Society | DOI: 10.1145/2398356.2398365
Just the facts
In repackaging other companies’ news, some news aggregators
are diverting readers and ad dollars, and, critics argue,
undercutting the incentive to spend money on original reporting.
It is an economic and ethical problem without a clear legal fix.
LAst YeAR, siMon DuMenCo, a columnist for Advertising Age, found himself at the center of a minor media maelstrom. A blog post he had written for
AdAge.com went viral, getting picked
up in one form or another by several
other sites, including Techmeme and
the hugely popular Huffington Post.
By now, the topic of his piece (Apple’s
launch of iCloud getting upstaged on
Twitter by the “Weinergate” scandal)
is old news. What remains timely is the
window the incident opened on a big
question for the struggling news business. Do news aggregators—which
include AOL’s Huffington Post, Techmeme, Google News, and the many
other sites that profit from recycling
news stories first reported by others—
help or harm the news organizations
whose material they use?
a Broken Market
PHOtOGRa PH by MICHa El Rub Enst EIn
For many news people, the answer
is obvious. The Wall Street Journal’s
managing editor Robert Thomson has
called aggregators “tech tapeworms
in the intestines of the Internet” and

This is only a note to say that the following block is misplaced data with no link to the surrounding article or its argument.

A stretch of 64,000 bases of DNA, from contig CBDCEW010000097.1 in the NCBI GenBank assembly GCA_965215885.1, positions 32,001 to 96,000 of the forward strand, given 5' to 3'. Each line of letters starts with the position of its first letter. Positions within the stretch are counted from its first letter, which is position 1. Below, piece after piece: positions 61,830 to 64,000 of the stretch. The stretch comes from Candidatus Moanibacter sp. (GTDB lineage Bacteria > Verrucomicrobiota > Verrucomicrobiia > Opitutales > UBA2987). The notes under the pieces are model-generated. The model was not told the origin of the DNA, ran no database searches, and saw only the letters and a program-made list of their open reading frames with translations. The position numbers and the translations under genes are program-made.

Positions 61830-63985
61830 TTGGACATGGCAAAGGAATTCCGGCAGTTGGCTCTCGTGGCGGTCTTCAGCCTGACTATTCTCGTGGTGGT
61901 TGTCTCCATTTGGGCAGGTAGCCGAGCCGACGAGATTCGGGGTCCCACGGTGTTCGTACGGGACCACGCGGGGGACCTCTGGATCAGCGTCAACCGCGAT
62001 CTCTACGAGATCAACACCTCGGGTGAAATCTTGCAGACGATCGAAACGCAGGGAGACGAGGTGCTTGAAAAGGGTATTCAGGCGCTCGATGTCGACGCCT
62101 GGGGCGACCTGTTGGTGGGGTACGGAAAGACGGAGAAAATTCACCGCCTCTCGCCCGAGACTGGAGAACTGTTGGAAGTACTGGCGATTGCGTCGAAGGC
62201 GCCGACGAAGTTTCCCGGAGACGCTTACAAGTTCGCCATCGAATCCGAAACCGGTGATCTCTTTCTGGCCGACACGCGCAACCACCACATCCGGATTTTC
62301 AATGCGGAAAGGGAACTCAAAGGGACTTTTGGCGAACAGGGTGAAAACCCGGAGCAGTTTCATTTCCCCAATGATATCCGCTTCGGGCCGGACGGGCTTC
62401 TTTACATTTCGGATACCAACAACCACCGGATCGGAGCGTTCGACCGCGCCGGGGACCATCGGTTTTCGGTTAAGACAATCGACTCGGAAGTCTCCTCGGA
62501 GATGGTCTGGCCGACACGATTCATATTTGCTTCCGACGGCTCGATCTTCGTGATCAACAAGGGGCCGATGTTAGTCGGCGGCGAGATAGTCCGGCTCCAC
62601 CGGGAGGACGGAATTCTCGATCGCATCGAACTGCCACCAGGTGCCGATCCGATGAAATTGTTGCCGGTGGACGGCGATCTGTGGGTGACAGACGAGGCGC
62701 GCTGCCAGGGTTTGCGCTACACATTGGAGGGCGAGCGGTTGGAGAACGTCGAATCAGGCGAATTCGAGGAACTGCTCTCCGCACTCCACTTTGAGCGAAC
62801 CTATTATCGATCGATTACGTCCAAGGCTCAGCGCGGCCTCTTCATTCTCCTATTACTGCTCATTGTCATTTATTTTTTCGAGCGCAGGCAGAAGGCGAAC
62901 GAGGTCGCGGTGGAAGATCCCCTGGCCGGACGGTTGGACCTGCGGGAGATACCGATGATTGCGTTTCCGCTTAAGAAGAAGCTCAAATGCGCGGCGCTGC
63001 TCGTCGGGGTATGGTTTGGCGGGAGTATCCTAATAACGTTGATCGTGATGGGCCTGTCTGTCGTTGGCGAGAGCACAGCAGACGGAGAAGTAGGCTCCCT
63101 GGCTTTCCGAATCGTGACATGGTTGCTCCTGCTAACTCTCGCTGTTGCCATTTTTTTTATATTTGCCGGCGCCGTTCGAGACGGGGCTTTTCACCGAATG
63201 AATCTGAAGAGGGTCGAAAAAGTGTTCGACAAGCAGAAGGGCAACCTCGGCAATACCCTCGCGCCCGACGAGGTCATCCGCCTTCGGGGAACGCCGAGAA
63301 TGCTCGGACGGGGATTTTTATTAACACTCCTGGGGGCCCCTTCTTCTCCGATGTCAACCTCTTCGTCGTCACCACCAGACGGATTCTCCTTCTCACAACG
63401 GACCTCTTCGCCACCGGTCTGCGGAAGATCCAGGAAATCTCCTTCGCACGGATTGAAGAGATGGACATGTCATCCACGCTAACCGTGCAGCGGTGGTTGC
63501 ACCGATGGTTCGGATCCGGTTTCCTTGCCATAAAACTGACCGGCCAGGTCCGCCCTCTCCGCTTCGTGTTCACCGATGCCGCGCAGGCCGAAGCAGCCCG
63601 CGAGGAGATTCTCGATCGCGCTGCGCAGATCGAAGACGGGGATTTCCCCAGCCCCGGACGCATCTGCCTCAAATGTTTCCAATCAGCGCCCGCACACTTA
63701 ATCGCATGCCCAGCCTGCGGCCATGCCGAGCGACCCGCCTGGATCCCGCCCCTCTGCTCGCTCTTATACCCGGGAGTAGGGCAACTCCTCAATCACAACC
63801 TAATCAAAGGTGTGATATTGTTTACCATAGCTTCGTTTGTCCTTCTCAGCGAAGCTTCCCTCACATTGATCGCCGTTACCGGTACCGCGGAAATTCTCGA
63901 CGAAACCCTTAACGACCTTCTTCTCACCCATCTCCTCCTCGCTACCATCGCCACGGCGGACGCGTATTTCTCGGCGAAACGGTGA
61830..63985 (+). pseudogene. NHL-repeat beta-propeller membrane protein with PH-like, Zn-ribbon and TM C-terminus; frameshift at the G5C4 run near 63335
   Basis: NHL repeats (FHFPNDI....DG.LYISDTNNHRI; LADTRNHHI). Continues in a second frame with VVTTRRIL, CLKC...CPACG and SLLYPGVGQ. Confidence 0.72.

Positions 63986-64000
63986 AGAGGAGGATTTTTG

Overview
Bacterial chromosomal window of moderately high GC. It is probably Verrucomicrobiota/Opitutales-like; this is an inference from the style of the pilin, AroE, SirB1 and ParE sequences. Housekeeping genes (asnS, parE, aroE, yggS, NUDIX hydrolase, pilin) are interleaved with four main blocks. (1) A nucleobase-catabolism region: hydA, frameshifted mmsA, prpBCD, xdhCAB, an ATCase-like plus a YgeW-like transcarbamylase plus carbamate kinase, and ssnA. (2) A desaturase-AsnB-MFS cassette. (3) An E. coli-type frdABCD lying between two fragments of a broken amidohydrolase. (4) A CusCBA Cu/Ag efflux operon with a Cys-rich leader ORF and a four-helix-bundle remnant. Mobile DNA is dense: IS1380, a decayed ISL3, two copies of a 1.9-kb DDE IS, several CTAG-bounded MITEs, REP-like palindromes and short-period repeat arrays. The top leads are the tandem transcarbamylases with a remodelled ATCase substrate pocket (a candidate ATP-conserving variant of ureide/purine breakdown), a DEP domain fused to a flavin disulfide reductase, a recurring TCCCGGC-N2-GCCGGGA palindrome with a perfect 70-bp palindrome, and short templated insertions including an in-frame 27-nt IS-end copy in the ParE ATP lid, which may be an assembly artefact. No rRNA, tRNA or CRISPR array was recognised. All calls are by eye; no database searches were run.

Bill Keller, the executive editor of The
New York Times, has likened Huffington Post’s practices to Somali piracy.
Whether portraying aggregators as
parasites, pirates, or petty pickpockets, critics make the same basic argument: Aggregators free-ride on the
efforts of others, taking readers and
ad revenue that would otherwise go
to the companies who financed the
labor-intensive work of actually breaking the news. “When the Huffington
Post reproduces much of the article,
even if it gives credit to the Times and
the reporter, they are undermining
the market for the original product,”
explains Joe Mathewson, a professor
at Northwestern University’s Medill
School of Journalism.
arianna Huffington, co-founder, president, and editor-in-chief of the Huffington Post Media
Group, a leading content aggregator.
Business journalist Robert Levine,
the author of a book about the free-rider problem in the culture industry,
puts it more bluntly. “We have a broken market,” he says. “If it’s so easy
to make money aggregating, investment is going to go to aggregators.”
It becomes less profitable than ever
Do news aggregators
help or harm
the news organizations
to fund investigative reporting, for example, or to send journalists overseas.
Dumenco points out that because aggregation is far cheaper than original reporting, aggregators also drive
down rates for advertising, traditionally a major source of newspapers’
revenue. And although some newspapers have set up paywalls to earn subscription dollars, aggregators make it
more difficult to do so successfully,
Levine says, since readers can now
get much the same information for
free elsewhere. This system seems inherently unsustainable and bound to
bankrupt the very content sources on
which aggregators rely.
But defenders of aggregation, most
notably Arianna Huffington, do not
seem to worry. They counter that what
they are doing is “curation,” giving
readers the most interesting stories
from a broad range of news produc-